Have a Conversation with Your Boss
While you might never want to get to this point, it is always essential to grab the bull by the horns. Nonetheless, it would be best if you were quite careful with the matter. Avoid heading straight to the issue, accusing your boss of taking credit for your work, and leaving you unappreciated.
Instead, try to bring up the subject, connecting it to your career goals. It is also paramount that you keep everything positive throughout your discussion. See, you do not want to leave your boss with a negative image of you. All the while, be sure to be composed and non-accusatory. Do not let your emotions get the better of you at any point.
Furthermore, if you feel a struggle of words ensuing at some point, it is up to you to bring the temperatures down. This result can be quite easy to achieve if you take some time before going to talk to your boss. Understandably, by taking some time, your tempers will have gone down, allowing you to make calm conversations.
To help your boss get your point better, consider telling them that you would appreciate some more visibility at the workplace. You can even give credit to fellow workmates who have done exceptionally at some point during your conversation.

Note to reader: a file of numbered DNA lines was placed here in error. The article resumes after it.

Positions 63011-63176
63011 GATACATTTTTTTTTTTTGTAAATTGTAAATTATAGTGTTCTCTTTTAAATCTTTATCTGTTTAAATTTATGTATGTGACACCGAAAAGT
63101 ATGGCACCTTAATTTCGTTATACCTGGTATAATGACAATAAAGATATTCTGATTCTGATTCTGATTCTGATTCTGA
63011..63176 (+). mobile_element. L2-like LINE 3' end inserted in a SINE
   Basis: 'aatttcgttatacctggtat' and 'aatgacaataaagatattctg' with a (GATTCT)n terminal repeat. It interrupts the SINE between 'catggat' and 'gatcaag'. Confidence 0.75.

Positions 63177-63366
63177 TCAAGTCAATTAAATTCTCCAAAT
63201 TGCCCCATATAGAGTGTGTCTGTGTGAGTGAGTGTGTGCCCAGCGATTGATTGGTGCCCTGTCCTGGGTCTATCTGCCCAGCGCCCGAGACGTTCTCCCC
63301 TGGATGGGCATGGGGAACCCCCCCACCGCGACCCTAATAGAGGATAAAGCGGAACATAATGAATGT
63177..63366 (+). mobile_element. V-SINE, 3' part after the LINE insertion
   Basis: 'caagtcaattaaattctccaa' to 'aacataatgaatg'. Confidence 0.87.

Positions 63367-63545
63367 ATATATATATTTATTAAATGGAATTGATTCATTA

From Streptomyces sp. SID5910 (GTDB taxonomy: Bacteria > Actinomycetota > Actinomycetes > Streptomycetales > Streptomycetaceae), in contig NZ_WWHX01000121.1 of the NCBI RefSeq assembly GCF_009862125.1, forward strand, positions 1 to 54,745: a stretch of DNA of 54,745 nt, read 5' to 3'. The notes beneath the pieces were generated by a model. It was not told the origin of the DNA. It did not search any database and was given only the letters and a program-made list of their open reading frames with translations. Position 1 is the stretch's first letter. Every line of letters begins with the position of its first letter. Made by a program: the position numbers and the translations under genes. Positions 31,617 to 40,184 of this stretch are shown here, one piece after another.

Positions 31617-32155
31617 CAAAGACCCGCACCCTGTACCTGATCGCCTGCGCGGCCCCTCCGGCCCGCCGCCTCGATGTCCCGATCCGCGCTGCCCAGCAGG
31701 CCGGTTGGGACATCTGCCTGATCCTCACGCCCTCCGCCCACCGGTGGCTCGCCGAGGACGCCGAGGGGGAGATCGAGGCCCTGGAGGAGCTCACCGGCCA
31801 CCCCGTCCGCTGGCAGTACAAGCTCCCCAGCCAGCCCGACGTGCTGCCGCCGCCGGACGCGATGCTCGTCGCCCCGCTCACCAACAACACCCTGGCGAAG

All told, the most important thing is to remember to tell them that you would appreciate opportunities to present your ideas on your own. You could say something like:
“I have been with the company for 8 months handling project X and really enjoyed working on it. But I noticed my name is often left out of the discussion and during last week’s presentation I didn’t receive any credit for my work what was quite demotivating. I believe there was a reason for that and I felt the need to discuss it with you regardless.”
Consider Clarifying Your Expectations and Policies
Remember to inform your boss about your expectations and tell them politely about company protocols as well as intellectual property and credits. By showing that you understand such workplace regulations, you can deter your boss from engaging in such improper behavior in the future.
Step Up Your Interaction with Senior Level Employees
By interacting with other senior-level employees often and showcasing your soft skills, innovative ideas, and expertise, you show that you are an essential member of the company, earning more respect. This way, you can deter your immediate boss from taking credit for your work in the future.
What to Do When Everything Fails
If everything you have tried does not yield favorable results, it is time to quit. You do not want to work under a boss who regularly steals your contributions and still does not have plans to stop their bad behavior. But even after leaving, the next time you get a job, be sure to tell your employer that you would appreciate fairness and recognition for your contributions. This way, you can be assured of avoiding any hurt that comes when someone takes credit for your work in the future. Looking for a job already? Check out these top jobs for 2020!